Killing of al-Qaeda’s No 2: good news and bad for CIA
New al-Qaeda branches open all the time – but can they still replicate the 9/11 atrocity?
August has ended on a high note for the CIA. On August 22 one of their Predator drones 'took out' al-Qaeda's second-in-command, the Libyan-born Atiyah Abdul-Rahman, on the border between Afghanistan and Pakistan. He had held the position for less than 12 weeks.
But the news is not as good as it appears. Al-Qaeda's inspirational centre of gravity has moved to Yemen where a new generation of aggressive and committed leaders are generating imaginative methods of attack. They in their turn will be subject to 'death by drone', but for now the West is just cranking up its intelligence effort against them.
The other bigger, longer term, problem is that al-Qaeda's style of organisation makes it difficult to stamp out completely.
Al-Qaeda has often been likened to a franchise. Like the hamburger chain, McDonalds, it is always opening new branches. The most recent one to come to international attention is the Nigerian outfit, Boko Haram ('Western Education is a Sin'), which bombed the UN headquarters in the capital Abuja last Friday (above).
But in reality the al-Qaeda model is more like the Avon Lady and more dangerous as a result. Many terrorist groups start with a motivated, often charismatic, young man who begins to build a circle of like-minded types. He peddles his radical views and grievances to this eager audience, playing up local resentments as well as a global chippiness at Western influence.
Soon enough they act as a radicalising echo chamber to each other. Everyone who does not share their violent aspirations is a traitor or apostate. Eventually, they make contact not with a head office, but with a regional enabler who can supply money, expertise and moral sustenance. And then they start killing people. It's a management consultant's dream - self-starting, flat management, low overheads.
And so, ten years after 9/11, what is the future of al-Qaeda?
A clear-eyed assessment of the organisation's capabilities has always been difficult. De-mystifying 9/11 would be a useful start. The US authorities portrayed the attacks as more sophisticated and clever than they really were, in an attempt to explain to themselves and their people their humiliation at the hands of a few bearded fanatics.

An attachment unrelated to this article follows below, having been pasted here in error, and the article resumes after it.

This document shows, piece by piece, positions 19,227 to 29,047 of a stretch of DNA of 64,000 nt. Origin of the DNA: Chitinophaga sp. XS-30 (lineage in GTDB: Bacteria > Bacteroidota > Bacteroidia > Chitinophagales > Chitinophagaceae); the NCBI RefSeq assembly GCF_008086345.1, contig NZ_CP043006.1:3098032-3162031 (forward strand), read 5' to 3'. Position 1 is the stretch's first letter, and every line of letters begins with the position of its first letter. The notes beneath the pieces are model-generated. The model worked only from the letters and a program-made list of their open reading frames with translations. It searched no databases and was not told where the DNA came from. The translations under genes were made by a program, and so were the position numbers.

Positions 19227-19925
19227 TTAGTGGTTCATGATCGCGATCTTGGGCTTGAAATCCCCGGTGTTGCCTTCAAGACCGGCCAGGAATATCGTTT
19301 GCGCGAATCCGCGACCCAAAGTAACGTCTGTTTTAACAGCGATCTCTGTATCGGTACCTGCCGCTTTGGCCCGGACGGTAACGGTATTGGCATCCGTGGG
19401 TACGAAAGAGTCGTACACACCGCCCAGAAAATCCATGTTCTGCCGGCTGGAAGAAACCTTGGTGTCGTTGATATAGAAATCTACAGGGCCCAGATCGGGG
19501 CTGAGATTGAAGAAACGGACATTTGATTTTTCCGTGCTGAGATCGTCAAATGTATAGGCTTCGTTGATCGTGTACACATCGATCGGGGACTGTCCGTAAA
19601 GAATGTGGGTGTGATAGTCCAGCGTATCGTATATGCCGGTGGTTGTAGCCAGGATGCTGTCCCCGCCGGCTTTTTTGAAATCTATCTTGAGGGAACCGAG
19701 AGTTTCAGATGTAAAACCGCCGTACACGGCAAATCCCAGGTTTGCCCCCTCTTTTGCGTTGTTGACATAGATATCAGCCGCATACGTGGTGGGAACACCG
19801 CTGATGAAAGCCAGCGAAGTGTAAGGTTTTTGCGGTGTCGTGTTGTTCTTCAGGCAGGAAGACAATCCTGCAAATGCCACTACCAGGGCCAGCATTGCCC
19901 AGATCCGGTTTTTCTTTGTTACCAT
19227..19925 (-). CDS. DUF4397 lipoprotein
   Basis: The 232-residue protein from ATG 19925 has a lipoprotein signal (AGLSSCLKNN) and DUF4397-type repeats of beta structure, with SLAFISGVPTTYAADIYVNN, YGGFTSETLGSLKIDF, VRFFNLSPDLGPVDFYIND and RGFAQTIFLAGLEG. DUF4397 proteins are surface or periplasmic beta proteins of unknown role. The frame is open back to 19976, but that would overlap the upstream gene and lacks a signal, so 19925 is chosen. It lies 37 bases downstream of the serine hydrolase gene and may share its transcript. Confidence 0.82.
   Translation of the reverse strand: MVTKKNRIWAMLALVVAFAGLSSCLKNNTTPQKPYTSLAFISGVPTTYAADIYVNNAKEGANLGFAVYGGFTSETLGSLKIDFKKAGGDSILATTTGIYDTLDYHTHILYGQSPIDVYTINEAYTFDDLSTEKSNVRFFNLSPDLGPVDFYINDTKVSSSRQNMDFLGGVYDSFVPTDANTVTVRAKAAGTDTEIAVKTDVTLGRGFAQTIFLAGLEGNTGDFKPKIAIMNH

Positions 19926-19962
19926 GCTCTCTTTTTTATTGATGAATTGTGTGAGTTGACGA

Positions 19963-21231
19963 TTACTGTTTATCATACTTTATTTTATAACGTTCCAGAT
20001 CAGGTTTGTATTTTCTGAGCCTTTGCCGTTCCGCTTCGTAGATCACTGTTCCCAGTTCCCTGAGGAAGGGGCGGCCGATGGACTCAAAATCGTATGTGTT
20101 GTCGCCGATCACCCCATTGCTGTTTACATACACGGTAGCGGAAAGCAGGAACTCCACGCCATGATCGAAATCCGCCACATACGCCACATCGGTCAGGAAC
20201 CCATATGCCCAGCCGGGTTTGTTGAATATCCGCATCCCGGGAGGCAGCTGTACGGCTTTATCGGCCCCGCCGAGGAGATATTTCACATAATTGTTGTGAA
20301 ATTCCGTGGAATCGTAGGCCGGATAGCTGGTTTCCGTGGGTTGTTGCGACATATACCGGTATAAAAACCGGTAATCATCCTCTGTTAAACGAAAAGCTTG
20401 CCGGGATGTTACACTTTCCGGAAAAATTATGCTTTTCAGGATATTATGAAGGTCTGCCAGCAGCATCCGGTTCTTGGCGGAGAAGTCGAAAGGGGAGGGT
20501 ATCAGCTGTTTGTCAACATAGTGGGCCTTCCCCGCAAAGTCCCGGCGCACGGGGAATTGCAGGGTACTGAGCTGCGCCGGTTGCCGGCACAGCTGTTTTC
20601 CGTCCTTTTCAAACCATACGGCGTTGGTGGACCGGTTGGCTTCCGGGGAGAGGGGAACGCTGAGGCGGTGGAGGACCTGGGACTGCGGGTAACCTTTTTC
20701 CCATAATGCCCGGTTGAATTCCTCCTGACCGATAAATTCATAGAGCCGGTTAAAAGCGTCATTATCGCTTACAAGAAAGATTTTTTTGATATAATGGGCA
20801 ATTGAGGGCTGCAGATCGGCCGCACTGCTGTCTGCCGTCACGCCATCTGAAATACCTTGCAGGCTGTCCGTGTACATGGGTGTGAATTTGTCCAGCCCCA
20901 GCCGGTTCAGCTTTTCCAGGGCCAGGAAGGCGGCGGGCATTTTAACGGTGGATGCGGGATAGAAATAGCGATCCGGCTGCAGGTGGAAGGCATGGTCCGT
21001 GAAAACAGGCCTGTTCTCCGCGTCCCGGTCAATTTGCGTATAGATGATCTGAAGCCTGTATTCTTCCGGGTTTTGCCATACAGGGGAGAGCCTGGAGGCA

Both the aircraft which slammed into the Twin Towers took off from Boston's Logan Airport that fateful morning. Hindsight is a wonderful thing but bog standard security of the type in use at European airports for a generation would have thwarted Mohamed Atta and his accomplices before they got near a plane. It is difficult to overstate just how easy the 9/11 hijackers had it.
It is not surprising, therefore, that al-Qaeda has had a disappointing subsequent 10 years, never managing to replicate 9/11 anywhere on western soil. Without the West's huge own goal of Iraq, which almost certainly inspired both the Madrid and London bombings, it is likely that the movement would have remained a sideshow in Europe - a scourge to be found in countries far away.
Al-Qaeda is like a failing Hollywood studio desperate for one more blockbuster which it cannot deliver. Its major audience in the Middle East is changing before its eyes.
Islamists may well have a place in whatever new order or disorder emerges. But it is hard to believe that even the most unsavoury and extremist elements in Libya's new provisional government would find a seat at the table for their erstwhile countryman, the late Atiyah Abdul-Rahman.
There have been intelligence jitters on both sides of the Atlantic over the tenth anniversary of 9/11. Perhaps Fate is quietly slipping the lead into the cosh. But it seems likely that al-Qaeda, at least in the West, is on the way to becoming a periodic nuisance rather than a showstopper - IRA men with beards. They will be able to kill from time to time but the epic, bloody and pitiful spectacle of 9/11 will be hard to replicate. ·
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